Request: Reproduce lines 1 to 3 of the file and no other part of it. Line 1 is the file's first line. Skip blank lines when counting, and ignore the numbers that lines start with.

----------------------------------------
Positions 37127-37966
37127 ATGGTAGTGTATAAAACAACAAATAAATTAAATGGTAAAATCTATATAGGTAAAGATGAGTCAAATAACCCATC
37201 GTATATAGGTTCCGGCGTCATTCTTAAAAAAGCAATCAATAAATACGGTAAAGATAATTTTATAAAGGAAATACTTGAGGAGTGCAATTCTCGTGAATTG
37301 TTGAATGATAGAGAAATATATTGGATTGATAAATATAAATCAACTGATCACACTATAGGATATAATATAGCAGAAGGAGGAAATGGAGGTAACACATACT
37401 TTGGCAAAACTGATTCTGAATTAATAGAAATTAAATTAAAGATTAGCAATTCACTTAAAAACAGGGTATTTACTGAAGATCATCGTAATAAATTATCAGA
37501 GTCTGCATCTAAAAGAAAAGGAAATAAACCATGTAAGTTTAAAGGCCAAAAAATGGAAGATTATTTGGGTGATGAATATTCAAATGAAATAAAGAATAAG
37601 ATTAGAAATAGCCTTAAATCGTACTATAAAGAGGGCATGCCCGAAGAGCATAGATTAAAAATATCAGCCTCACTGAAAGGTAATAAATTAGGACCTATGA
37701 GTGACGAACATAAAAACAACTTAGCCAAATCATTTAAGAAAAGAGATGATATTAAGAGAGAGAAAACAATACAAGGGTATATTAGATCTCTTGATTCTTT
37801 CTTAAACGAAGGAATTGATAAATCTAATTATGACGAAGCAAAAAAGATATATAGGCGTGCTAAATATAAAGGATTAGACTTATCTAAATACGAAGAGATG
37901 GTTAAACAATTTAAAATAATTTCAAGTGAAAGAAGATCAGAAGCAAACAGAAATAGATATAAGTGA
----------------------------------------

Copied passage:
Positions 37127-37966
37127 ATGGTAGTGTATAAAACAACAAATAAATTAAATGGTAAAATCTATATAGGTAAAGATGAGTCAAATAACCCATC
37201 GTATATAGGTTCCGGCGTCATTCTTAAAAAAGCAATCAATAAATACGGTAAAGATAATTTTATAAAGGAAATACTTGAGGAGTGCAATTCTCGTGAATTG